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Effect of gender, suicidal severity and therapist characteristic on likelihood to treat

How mental health professionals responded to a hypothetical patient

Article under review: Almaliah- Rauscher, S., Ettinger, N., Levi-Belz, Y. and Gvion, Y. (2020). “Will you treat me? I’m suicidal!” The effect of patient gender, suicidal severity, and therapist’s characteristics on the therapist’s likelihood to treat a hypothetical suicidal patient. Clinical Psychology and Psychotherapy, DOI: 10.1002/cpp.2426

Summary: Unfortunately, when a person is seeking treatment and they are in crisis, there is an expectation that clinicians’ responses would be consistent and supportive. In this article, we review research completed by Almaliah-Rauscher and colleagues (2020) that finds people experiencing suicidality are more likely to be referred on, particularly if they are female. This research is helpful in understanding barriers to treatment and particularly suicide prevention.


Most mental health professionals will encounter suicidal patients during their working lives. There could be any number of factors that influence a mental health professionals’ decision to treat a suicidal patient, or their decision to refer them elsewhere for support. A recent study has sought to improve understandings about how professionals make these decisions to treat or refer, and what personal and professional attributes might also be involved.

Previous studies in this area have identified that there are different treatment pathways for people who present with suicidality when compared to those without an elevated risk for suicide. Patients who are suicidal are more likely to be referred to and less likely to be treated. The reasons for this tendency to refer suicidal patients are multiple, complex, and often relate to the individual experience, training, and beliefs of the practitioner. Many professionals working with suicidal patients have had very little specific training in this area and may doubt their competence to treat. The risk of losing a patient to suicide, and the associated guilt and stress might also influence some to refer.

This study sought to extend previous research by assessing the clinician’s likelihood to treat, as well as their empathy and emotional reactions to a hypothetical case study. The degree to which the therapists were susceptible to taking on the emotions of their patient (emotional contagion), combined with an assessment of their own mental health and wellbeing (depression levels) were assessed.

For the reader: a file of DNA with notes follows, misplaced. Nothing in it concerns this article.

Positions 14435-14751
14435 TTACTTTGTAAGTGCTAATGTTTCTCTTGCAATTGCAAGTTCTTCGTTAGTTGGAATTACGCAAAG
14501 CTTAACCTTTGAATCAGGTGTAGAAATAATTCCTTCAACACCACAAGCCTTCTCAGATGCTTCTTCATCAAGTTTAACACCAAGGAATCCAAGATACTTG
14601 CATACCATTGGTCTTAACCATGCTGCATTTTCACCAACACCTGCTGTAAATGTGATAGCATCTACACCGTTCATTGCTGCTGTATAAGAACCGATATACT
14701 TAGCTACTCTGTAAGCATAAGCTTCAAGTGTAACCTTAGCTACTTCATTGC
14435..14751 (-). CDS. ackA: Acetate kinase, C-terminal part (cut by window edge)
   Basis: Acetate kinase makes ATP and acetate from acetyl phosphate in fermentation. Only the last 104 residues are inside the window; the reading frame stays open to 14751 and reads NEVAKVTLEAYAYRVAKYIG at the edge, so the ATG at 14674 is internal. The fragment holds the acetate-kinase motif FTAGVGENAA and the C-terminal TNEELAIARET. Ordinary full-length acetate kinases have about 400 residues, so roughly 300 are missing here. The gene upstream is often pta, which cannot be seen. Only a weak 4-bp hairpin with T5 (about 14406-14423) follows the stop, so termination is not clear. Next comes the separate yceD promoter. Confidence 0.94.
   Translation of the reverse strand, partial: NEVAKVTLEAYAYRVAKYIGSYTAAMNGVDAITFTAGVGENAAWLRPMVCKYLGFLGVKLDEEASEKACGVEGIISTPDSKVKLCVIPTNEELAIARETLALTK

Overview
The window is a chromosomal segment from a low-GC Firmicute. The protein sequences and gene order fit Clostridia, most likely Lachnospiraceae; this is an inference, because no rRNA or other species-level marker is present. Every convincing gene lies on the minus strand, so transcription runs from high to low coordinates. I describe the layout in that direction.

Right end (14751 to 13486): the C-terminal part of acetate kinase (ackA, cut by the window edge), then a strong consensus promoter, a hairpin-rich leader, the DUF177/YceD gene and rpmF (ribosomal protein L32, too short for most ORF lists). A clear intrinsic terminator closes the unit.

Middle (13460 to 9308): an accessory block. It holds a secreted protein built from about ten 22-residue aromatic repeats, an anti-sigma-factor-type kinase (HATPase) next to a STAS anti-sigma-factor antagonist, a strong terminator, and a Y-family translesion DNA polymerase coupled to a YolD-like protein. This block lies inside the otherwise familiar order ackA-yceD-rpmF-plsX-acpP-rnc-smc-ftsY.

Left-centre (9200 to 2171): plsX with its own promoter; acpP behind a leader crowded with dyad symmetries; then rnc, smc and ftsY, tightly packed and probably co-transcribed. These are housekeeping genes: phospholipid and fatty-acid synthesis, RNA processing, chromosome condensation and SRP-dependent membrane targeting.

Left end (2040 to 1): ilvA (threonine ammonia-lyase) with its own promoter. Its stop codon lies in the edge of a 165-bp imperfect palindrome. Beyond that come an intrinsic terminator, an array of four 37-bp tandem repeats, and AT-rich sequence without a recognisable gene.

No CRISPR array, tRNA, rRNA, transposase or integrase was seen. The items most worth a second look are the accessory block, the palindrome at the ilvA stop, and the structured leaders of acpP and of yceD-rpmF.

In the study, a total of 331 mental health professionals (psychiatrists, social workers, art therapists, and psychologists) were exposed to one of four hypothetical case studies which shared some common features, but which varied when it came to the patient’s gender, and their risk of suicide, detailed as high or low risk. The voluntary participants completed an online questionnaire. The case study prompted the professionals to assess their willingness to treat and likeliness to refer, helping to assess if gender or suicidality could be deemed to influence this decision. Data related to other personal and professional variables; seniority, training stage, age, education, number of suicidal patients in the last year, and total hours of suicidal training, were also gathered.

The study proved the researcher’s hypothesis that there is a greater chance that potentially suicidal patients will be referred to while depressive non-suicidal patients are more likely to be treated. With regard to the influence of patient gender, the likelihood to refer female patients was higher than the likelihood to refer male patients however willingness to treat female patients also tended to be higher when compared with males. The gender effect was significant only in the high suicidality scenario.

Study Limitations
The study used a hypothetical case study which may have generated different results when compared to outcomes with actual patients. A higher preference to treat women might have been related to the disproportionate number of women undertaking the survey (81.9% of respondents).
Opportunities for professionals and their employers

The study recognises there is a growing need to understand what factors influence treatment pathway decisions, and to support professionals to better understand their practice when working with suicidal patients.

The findings of the research present areas of opportunity for practitioners, and those that support practitioners either through their education or employment. The study asks mental health professionals to reflect upon and consider their owner tendencies to either treat or refer. Referring to the ‘gender paradox’, the study encourages mental health professionals to be more cognizant of the gender-related factors that may influence their decision to treat or refer a patient.

Personal and professional reflective practice regarding the influence of emotional contagion and countertransference can have in work with patients who are suicidal is encouraged.

The study found that professional characteristics rather than personal traits are more important when it comes to treating suicidal patients. This means that training, support, and the continued opportunity afforded by the up-skilling of mental health professionals will lead to more confidence to treat patients who are suicidal. The article indicates further research is required around the development and usefulness of training programs for mental health professionals.

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